Archive for May, 2017

  • The makings of an odd book by Tom Jackson, author of ‘Postcard From The Past’

    It must seem like one of the odder ideas for a book – page after page of old postcards, with just a sentence or two below each image as a caption.  But I can explain.

    About a year ago, on a quiet day at the office, I started posting postcards on Twitter. Not for their collectable beauty or even for their historic interest, but simply because I had one or two knocking about the house and the messages intrigued me. But as soon as I saw them pop up on my phone, I was hooked. I could see that, presented this way, the messages on the most ordinary old postcards were loaded with a humour and poignancy that, despite their age, is startlingly fresh. Something like gold glitters behind the faded ink and smudged postmarks.

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  • Laline Paull introduces The Ice

    • May 31, 2017 • Tags: , , ,

    I first visited Svalbard in 2013, after forming the sudden conviction that I must see go to the Arctic and see the ice.  I certainly didn’t have a story in mind, but something was tugging at me to go and have a look.  Rubbernecking, maybe: see the ice while it’s still there.   Polar bears are all very well, but that wasn’t my focus.  I didn’t actually have one, which was relaxing.  I was supposed to be on holiday.

    The epiphany came when I was temporarily alone on deck – staring out at the peculiar beauty of a slow, semi-frozen satiny black sea full of huge white mosaic pieces of ice.  I heard singing.  Or rather, the sound of the ice bumping and creaking, I knew that was what it was – but I could also literally hear a strange a-tonal but very beautiful sound coming out of the water itself, as if the ice had a voice and was speaking to me in a tongue I had never heard.  I was enchanted as if in a wild fairytale, and very sad to have to turn back when the captain said we might risk being stuck if it moved in and locked around the ship.   It had a life, non-human and non-animal, but powerfully present.  And I felt it.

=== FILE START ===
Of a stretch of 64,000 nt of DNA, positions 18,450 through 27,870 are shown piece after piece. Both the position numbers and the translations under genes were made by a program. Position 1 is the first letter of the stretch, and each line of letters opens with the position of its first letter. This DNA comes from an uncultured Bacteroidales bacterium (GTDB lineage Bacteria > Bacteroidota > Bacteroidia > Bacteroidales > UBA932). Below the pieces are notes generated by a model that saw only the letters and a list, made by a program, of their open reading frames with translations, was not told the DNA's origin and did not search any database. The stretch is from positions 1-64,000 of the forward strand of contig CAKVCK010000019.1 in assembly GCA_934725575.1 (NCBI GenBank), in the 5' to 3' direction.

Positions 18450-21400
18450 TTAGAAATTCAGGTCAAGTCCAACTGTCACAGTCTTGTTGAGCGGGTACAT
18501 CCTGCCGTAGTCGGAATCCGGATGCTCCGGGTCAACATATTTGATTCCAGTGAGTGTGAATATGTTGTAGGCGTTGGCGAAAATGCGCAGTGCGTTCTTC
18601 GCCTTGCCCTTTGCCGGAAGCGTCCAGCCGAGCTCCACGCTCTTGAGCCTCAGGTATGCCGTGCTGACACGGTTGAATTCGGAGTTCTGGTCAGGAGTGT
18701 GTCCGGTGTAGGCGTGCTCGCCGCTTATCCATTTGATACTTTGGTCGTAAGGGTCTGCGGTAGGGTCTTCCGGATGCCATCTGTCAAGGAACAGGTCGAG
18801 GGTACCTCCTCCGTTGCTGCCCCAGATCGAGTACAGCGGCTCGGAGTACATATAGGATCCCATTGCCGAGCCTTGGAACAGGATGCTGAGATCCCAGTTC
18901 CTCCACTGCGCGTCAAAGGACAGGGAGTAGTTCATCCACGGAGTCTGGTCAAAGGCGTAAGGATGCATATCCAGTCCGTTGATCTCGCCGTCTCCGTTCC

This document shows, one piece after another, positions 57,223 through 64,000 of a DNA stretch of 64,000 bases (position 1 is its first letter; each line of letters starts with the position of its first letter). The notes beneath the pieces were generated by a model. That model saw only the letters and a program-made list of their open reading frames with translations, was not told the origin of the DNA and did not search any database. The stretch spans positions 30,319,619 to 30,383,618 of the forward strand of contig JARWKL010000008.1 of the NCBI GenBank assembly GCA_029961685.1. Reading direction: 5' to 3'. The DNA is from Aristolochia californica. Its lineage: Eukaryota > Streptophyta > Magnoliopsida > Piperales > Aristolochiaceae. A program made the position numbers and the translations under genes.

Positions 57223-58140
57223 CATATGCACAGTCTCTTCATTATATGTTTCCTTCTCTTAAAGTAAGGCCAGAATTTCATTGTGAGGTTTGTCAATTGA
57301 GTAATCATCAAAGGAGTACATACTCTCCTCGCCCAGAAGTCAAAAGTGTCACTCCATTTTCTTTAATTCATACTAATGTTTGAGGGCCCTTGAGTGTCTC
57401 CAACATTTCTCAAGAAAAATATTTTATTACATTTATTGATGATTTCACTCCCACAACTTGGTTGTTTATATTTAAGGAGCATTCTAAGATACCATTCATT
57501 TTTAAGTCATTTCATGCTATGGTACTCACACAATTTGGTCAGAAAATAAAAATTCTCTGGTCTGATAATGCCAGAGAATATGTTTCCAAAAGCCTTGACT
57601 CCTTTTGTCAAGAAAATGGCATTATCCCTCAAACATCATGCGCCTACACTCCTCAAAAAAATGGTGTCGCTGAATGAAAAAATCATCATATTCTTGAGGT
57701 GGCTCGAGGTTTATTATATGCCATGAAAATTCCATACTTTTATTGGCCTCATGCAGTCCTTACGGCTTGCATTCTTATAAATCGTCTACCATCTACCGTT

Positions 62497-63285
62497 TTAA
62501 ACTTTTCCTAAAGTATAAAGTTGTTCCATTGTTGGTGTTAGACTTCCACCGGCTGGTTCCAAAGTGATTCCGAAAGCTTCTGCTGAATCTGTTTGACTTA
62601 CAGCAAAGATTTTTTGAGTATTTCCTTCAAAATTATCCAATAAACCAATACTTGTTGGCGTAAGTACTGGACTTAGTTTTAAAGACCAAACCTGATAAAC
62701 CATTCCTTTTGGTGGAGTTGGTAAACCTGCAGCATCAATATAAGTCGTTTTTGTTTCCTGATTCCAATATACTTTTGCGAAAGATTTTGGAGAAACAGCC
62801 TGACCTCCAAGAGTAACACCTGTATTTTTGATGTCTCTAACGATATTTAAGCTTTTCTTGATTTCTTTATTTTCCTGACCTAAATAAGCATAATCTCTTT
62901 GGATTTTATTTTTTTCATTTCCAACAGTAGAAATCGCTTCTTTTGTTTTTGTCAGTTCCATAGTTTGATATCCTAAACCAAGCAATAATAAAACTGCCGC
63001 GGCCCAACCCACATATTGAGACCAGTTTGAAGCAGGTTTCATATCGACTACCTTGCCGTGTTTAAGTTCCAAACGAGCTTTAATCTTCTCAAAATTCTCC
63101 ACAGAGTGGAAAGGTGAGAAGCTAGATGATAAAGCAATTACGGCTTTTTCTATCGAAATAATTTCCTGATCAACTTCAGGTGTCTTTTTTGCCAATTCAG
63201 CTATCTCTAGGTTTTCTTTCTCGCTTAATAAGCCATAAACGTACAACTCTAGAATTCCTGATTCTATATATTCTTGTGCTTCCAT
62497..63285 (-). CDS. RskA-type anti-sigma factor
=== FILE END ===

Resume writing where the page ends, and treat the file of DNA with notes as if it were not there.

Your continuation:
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  • Food From 4th: Green spears – Glossy mash by Nigel Slater

    • May 30, 2017 • Tags: , , , , ,

    May 28

    A pile of mash, so loose and silky it is on the verge of becoming a puree. The season’s asparagus, grilled and glistening with olive oil. The bright notes of lemon zest.Nigel Slater

    A treat today, but something I could happily eat all sunmer long. By the way, I use Maris Pipers for this very soft mash, but a waxy-fleshed potato such as Charlotte would be good too; unorthodox, but capable of giving an even smoother, more velvety mash.

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  • 4thcoming: Tom Jackson, author of ‘Postcard from the Past’

    The 4thcoming series is all about introducing you to our authors.  If you’ve ever wondered what your favourite 4th Estate author is currently reading, listening to or what their writing ritual is, then we’ve got all those answers for you.

    Name: Tom Jackson

    Postcard from the Past

    What’s it about?

    In Postcard From The Past, Tom Jackson has gathered a collection of the funniest, weirdest and most moving real messages from the backs of old postcards.

     

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  • 4thcoming: Michael Frank, author of ‘The Mighty Franks’

    • May 11, 2017 • Tags: , ,

    The 4thcoming series is all about introducing you to our authors.  If you’ve ever wondered what your favourite 4th Estate author is currently reading, listening to or what their writing ritual is, then we’ve got all those answers for you.

    Name: Michael Frank

    What’s it about?

    A story at once extremely strange and entirely familiar – about families, innocence, art and love. This hugely enjoyable, totally unforgettable memoir is a classic in the making. ‘My aunt called our two families the Mighty Franks. But, she said, you and I, Lovey, are a thing apart. The two of us have pulled our wagons up to a secret campsite. We know how lucky we are. We’re the most fortunate people in the world to have found each other, isn’t it so?’

    Michael Frank’s upbringing was unusual to say the least. His aunt was his father’s sister and his uncle his mother’s brother. The two couples lived blocks apart in the hills of LA, with both grandmothers in an apartment together nearby

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